Wall ties, sometimes referred to as "brick ties", are an important component of cavity wall construction. They provide an additional support to ensure the safety and stability of the entire structure. There are many types of wall ties, such as Butterfly Wall Ties, Type 1 Wall Ties, and so on.
Wall ties are metal bars or rods that span the entire wall cavity. They are typically used to join two parts of a cavity wall together to make a solid unit.
Prior to 1978, they were manufactured from galvanized steel and were initially thought to hold up over the life of the building. Recently, however, it has been discovered that these types of wall ties can corrode in as little as 15 years. Modern wall ties are primarily made of stainless steel. This durable material can resist corrosion from water and cement without the need for a protective coating. They are low maintenance and are manufactured separately to reduce material waste.
Hollow wall ties fail either due to construction and installation problems with the ties or due to long-term corrosion.
The cause of hollow wall tie failure can be a construction defect, or not being installed in the first place. It can also come from spacing the wall ties incorrectly, fixing or using those that are too short. Poor quality mortar may have been used that does not provide a strong enough bond for the ties.
Corrosion of wall ties.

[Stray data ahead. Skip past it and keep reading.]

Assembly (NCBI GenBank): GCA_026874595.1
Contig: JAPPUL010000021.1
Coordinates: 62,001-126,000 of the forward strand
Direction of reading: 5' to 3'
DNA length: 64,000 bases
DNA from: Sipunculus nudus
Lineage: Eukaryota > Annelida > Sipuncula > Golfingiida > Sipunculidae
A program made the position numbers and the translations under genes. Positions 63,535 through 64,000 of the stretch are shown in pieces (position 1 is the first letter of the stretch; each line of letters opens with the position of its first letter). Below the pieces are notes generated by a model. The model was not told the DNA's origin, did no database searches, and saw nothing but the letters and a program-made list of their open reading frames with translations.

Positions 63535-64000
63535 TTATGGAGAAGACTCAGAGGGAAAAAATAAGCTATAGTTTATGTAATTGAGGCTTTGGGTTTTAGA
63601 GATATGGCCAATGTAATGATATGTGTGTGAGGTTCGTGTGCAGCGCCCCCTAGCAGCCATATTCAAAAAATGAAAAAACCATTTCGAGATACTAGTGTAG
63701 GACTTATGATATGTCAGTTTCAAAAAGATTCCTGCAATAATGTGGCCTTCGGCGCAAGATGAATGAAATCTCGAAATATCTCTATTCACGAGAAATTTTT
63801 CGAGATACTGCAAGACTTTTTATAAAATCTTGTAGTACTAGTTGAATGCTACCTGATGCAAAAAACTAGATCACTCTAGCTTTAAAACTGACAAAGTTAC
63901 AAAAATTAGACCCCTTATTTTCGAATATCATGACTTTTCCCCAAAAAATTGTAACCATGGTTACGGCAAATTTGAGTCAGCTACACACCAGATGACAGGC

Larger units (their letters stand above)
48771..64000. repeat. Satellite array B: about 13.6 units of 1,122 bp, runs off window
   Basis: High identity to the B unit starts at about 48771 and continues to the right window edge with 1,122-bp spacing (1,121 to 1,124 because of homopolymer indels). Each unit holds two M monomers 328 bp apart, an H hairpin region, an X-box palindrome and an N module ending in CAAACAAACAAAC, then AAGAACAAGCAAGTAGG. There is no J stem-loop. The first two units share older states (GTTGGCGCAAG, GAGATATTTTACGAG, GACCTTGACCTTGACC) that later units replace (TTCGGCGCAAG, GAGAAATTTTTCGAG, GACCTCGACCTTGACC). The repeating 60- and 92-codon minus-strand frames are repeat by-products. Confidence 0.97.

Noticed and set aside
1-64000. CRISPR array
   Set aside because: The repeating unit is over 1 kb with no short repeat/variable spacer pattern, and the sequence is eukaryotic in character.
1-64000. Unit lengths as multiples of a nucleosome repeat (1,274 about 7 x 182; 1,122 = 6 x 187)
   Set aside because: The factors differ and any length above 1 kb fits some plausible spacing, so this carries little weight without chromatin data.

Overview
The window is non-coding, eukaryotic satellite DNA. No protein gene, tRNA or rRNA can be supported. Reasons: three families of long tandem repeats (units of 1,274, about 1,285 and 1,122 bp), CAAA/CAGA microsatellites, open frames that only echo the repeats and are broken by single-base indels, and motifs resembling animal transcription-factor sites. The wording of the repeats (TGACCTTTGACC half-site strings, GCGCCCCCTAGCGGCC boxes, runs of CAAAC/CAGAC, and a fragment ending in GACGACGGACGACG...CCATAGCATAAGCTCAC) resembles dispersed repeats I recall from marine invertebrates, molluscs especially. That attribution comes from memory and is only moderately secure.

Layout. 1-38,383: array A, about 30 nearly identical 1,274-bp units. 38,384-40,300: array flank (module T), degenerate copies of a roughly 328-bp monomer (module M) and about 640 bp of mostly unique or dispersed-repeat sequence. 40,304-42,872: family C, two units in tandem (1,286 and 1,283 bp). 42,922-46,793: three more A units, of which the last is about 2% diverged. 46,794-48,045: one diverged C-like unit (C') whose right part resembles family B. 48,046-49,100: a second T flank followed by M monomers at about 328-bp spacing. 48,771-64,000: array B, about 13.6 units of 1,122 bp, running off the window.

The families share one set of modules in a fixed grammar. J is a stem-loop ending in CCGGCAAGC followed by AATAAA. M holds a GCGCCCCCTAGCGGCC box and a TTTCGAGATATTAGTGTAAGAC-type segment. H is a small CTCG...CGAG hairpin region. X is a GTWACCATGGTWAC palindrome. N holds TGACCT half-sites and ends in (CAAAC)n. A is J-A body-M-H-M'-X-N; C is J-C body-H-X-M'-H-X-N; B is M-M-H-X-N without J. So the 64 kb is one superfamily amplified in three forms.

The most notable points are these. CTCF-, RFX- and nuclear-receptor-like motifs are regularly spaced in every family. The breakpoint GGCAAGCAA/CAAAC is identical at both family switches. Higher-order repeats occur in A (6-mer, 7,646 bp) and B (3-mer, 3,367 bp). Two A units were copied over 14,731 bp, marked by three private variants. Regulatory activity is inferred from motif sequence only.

Historically, wall ties were made of mild steel that had a galvanized coating or were painted. These coatings did not last, leaving the steel exposed and allowing it to corrode. The expansion caused by corrosion separated the bricks above and below the bed joints where the wall ties were laid. This leads to horizontal cracks that compromise the load-sharing capacity of the wall structure.
Raised bricks, raised roofs or wall cracks can all be signs of damaged wall ties and require expert tools and knowledge to assess whether it is a wall tie problem or some other structural failure. In addition, there are some types of butterfly and wire wall ties that may rust without any external signs of a problem. The only way to check these is by exposure or fluoroscopy.
1. Mechanical Ties (which work by expansion)
2. Resin bonded or grouted ties (non-expansive and usually a combined mechanical and adhesive fix)
3. Friction fix and screw in types (particularly suitable for timber and concrete/clinker blockwork)
4. Grouted sock anchors (for hollow units) and,
5. Specialised 'starter' type ties for installation into exposed walls prior to building another leaf to form a cavity.
For more information and help. Smart Craftsmen is your best choose. Contact us today to learn more about our wall ties options, and start experiencing their unique benefits.